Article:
Childhood obesity epidemic is clearly tied to easy availability of junk food
Harvard researchers believe a true prescription for obesity should cover all aspects of a child’s life. Emma Eggleston (from left), Matt Gillman, Jake Bradford, and Kerri Bradford are featured in “Weight of the Nation,” an HBO documentary series about America’s obesity epidemic. Credit: Photo by Jessica Dimmock/Courtesy of HBO
Some risk factors for obesity are specific to infants, such as being breastfed less often. But other factors are present throughout children's lives.
Sugary cereals, oversized soft drinks, and quarter-pound cheeseburgers are among the unhealthy food choices kids face daily. There's no question that junk food, most of it highly processed, and sugar-sweetened beverages are major contributors to the obesity epidemic.
"In this case," said Walter Willett, professor of medicine at Harvard Medical School (HMS) and chair of the Harvard School of Public Health's Department of Nutrition, "the 800-gallon can of Coke in the room really is the 800-gallon can of Coke in the room."
There's no lack of convincing research—much of it conducted at HMS and the Harvard School of Public Health (HSPH)—demonstrating the solid relationship between such fare and a greater risk of obesity. A well-publicized 2001 study by David Ludwig and colleagues found that for each additional serving of sugar-sweetened beverage that a child drinks, his or her risk of obesity increases by 1.6 times. More recently, Ludwig's research has shown that overweight teens tend to eat more fast food than their leaner peers, putting them at higher risk for insulin resistance and type 2 diabetes down the road.
As founder and director of the Children's Optimal Weight for Life (OWL) Program, a multidisciplinary clinic dedicated to the evaluation and treatment of children who are overweight and obese, Ludwig is applying his research findings to the real world.
One key factor in the rise of childhood obesity involves advertising, primarily via television commercials.
"These companies are investing billions of dollars into marketing campaigns designed to get kids to eat the poorest food imaginable," said Ludwig. "It's clear that children are their main targets. Just look at the ads during Saturday morning cartoons." And that campaign is succeeding. Ludwig and his HSPH colleagues have shown that every hour of television that a child watches is associated with the consumption of 167 more calories, particularly from fast food, salty snacks, and sugar-sweetened beverages.
"There's no real mystery here," said Willett. "In some ways, the obesity epidemic is the inevitable consequence of our capitalistic food supply. Food and beverage companies are competing with each other to get people to buy their products, and they work hard to make those unhealthy products even more seductive to kids."
Television can have additional, less obvious effects on a child's weight, too, said Matthew Gillman, an HMS professor and director of the Obesity Prevention Program. "We're finding that TV watching doesn't just replace physical activity," he said. "Screen time is also displacing sleep, starting early in life, and this is certainly a problem for today's older kids and adolescents." Studies suggest that children who have televisions in their bedrooms are more likely to be overweight and obese. Factor in the effects of a sedentary lifestyle, and you've got a potent recipe for obesity.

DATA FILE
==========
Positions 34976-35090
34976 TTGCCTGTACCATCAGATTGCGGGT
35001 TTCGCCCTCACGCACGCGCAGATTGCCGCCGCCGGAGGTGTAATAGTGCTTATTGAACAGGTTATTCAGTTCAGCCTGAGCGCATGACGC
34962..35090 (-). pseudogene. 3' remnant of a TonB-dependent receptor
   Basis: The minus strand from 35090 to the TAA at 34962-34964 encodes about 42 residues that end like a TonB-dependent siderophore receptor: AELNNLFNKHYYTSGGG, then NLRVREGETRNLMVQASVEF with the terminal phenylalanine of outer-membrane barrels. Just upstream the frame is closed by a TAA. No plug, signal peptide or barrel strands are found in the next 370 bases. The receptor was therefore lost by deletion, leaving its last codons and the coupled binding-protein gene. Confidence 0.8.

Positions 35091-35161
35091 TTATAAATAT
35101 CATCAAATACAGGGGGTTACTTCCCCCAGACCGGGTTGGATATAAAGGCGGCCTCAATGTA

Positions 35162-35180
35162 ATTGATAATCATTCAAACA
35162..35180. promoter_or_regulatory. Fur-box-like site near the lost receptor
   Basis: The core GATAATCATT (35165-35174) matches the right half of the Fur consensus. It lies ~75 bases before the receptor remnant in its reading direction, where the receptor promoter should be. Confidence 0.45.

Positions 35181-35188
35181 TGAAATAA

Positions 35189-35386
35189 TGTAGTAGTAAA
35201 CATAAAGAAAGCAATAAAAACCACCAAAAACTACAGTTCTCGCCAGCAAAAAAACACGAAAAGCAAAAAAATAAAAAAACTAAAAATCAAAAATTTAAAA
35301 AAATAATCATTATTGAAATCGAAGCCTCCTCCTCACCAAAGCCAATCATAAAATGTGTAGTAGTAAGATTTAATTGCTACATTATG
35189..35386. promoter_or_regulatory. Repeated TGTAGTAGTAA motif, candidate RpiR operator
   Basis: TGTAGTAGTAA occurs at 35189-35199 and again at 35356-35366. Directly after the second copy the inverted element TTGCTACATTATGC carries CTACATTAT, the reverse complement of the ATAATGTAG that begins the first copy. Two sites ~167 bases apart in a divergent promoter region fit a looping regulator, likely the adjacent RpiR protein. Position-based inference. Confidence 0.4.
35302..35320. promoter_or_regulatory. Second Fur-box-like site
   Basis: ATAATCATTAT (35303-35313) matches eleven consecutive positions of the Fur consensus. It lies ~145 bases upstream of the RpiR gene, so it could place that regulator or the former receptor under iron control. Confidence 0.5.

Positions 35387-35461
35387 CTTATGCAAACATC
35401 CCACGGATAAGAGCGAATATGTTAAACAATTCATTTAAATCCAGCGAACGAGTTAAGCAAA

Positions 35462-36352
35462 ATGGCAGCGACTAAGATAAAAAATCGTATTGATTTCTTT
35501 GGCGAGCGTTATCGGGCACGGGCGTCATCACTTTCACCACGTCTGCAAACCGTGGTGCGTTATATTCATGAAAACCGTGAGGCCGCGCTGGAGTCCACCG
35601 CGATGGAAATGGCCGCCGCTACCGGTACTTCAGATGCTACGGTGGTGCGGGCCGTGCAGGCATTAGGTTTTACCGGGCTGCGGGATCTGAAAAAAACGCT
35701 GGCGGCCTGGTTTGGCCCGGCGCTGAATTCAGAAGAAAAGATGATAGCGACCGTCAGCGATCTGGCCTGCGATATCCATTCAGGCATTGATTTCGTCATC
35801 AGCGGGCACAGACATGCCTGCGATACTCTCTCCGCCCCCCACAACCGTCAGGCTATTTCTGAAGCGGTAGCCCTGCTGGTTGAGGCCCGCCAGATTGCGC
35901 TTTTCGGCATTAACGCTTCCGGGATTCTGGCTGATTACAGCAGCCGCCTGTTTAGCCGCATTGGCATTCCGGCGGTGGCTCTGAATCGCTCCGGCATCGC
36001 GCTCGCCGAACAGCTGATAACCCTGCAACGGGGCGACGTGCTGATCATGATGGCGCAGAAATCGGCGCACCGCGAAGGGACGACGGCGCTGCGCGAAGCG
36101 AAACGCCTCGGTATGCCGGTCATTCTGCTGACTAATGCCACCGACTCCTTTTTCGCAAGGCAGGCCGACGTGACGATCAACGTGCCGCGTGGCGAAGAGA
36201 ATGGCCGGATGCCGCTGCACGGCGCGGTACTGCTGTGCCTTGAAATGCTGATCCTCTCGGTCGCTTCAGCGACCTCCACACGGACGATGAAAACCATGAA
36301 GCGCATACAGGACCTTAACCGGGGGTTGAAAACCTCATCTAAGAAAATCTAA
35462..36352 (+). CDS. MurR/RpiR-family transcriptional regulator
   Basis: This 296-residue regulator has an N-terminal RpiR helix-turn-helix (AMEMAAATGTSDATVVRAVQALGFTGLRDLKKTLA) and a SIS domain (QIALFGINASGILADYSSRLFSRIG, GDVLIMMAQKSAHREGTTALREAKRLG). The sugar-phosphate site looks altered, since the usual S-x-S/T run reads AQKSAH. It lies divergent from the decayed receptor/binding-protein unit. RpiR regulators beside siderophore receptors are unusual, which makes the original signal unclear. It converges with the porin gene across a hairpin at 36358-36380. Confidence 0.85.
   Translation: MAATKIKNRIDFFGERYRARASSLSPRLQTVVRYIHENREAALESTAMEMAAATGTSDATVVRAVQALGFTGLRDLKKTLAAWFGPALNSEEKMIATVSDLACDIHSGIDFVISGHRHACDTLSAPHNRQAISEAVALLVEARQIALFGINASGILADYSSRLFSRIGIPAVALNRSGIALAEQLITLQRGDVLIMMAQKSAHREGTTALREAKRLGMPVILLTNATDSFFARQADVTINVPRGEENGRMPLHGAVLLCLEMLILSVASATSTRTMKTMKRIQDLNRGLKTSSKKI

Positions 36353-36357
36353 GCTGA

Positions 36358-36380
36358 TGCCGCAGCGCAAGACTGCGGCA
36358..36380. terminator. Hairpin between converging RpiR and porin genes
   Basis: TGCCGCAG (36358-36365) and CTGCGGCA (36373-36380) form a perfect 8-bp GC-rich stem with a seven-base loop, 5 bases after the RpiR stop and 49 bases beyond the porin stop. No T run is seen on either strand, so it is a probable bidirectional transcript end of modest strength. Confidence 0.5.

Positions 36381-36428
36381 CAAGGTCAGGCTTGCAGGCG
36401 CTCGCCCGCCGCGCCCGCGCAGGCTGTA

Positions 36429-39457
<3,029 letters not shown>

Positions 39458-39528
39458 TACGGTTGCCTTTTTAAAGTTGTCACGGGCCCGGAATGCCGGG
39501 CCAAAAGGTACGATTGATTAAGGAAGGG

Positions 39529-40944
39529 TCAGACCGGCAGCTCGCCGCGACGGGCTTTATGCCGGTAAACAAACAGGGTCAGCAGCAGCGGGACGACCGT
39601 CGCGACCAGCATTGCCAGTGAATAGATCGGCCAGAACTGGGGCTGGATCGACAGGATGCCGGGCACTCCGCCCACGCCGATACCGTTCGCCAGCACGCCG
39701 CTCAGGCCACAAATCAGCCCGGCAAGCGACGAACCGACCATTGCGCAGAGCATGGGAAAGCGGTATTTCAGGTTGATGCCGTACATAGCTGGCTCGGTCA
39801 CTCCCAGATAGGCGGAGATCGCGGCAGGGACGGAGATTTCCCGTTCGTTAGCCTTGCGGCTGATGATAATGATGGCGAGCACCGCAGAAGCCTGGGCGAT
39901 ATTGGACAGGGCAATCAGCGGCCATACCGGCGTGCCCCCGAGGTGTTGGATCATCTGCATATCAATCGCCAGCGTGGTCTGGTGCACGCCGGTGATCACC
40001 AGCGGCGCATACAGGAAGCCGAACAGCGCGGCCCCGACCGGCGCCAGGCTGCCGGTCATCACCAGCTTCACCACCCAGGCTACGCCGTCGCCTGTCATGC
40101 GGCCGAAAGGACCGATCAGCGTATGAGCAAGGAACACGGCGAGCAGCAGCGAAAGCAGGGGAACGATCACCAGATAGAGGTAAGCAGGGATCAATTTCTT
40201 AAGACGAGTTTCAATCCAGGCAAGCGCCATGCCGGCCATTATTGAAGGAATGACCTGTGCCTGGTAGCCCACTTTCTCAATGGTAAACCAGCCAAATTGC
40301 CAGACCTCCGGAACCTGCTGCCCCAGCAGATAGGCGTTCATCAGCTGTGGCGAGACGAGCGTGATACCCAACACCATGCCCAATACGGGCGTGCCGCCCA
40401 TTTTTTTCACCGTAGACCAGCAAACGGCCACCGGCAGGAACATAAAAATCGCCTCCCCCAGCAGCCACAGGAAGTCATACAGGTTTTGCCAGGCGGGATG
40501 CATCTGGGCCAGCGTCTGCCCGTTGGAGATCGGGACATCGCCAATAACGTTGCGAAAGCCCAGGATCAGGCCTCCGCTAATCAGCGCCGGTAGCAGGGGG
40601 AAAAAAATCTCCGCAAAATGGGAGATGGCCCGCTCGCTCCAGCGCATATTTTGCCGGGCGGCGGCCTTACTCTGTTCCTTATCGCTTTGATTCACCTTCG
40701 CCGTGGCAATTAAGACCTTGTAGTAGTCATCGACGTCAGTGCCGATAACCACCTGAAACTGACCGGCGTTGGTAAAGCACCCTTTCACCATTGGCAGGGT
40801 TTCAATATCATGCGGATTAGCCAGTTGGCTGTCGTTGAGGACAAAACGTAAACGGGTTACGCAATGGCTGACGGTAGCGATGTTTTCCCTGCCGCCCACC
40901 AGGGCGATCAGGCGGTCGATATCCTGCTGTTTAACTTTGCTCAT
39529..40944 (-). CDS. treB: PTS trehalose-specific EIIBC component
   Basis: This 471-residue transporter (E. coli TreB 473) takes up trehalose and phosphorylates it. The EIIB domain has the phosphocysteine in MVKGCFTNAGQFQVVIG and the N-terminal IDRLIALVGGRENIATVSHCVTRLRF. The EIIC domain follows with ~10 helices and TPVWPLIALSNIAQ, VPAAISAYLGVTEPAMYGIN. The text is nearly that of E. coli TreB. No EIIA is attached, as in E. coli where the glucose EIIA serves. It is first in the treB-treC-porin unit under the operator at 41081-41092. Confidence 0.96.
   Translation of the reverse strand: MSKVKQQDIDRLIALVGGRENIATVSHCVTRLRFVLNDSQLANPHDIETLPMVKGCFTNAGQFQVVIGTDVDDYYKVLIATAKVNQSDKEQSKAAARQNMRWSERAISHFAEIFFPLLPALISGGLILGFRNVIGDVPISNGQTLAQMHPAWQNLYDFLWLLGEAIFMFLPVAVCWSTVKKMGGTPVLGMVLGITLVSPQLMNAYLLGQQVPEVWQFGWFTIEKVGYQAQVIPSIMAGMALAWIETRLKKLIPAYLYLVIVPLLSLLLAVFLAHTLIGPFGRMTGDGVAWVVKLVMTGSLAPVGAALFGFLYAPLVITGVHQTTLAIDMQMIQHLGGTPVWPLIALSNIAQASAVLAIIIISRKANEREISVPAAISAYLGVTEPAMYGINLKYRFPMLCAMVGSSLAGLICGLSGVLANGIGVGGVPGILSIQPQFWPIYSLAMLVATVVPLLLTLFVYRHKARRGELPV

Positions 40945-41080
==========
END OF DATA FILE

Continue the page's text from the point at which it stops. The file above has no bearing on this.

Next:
Looking for solutions
It's impossible to visit schools, or even day care centers, and not see that the United States is in the middle of a childhood obesity crisis. Yet even if parents, pediatricians, and other authorities are working to keep kids healthy, they're faced with a seemingly impossible battle against so-called Big Food.
"But we have a real opportunity here," said Ludwig, who likens childhood obesity to the fight against tobacco companies. "There were years of debate about the role personal responsibility plays in tobacco-related illness, but that argument couldn't apply to people who breathe secondhand smoke because they never agreed to accept that risk." Likewise, adults may choose to eat unhealthy food, but children cannot. "Kids lack the cognitive ability to defend themselves against manipulation by food and beverage marketers. Once we recognize that, we'll shift the debate and better be able to fight marketers of junk food the same way we did with tobacco."
Many researchers believe a true prescription for obesity should cover all aspects of a child's life. They suggest:
Society. Schools should receive better funding for physical education classes and recess, while city planning boards should address the lack of outdoor activity space.
Government. Congress, the Food and Drug Administration, and the Federal Trade Commission should collaborate on ways to regulate food marketing aimed at children, and the government should better align public spending with public health by revamping the Farm Bill, which fails to subsidize healthy food choices, such as fruits and vegetables.
Physicians. Doctors should recognize that childhood obesity is one of the most prevalent chronic diseases and make treating it a bigger part of primary care. Physicians can band together with public health advocates, legal and business experts, researchers, and parents to fight childhood obesity.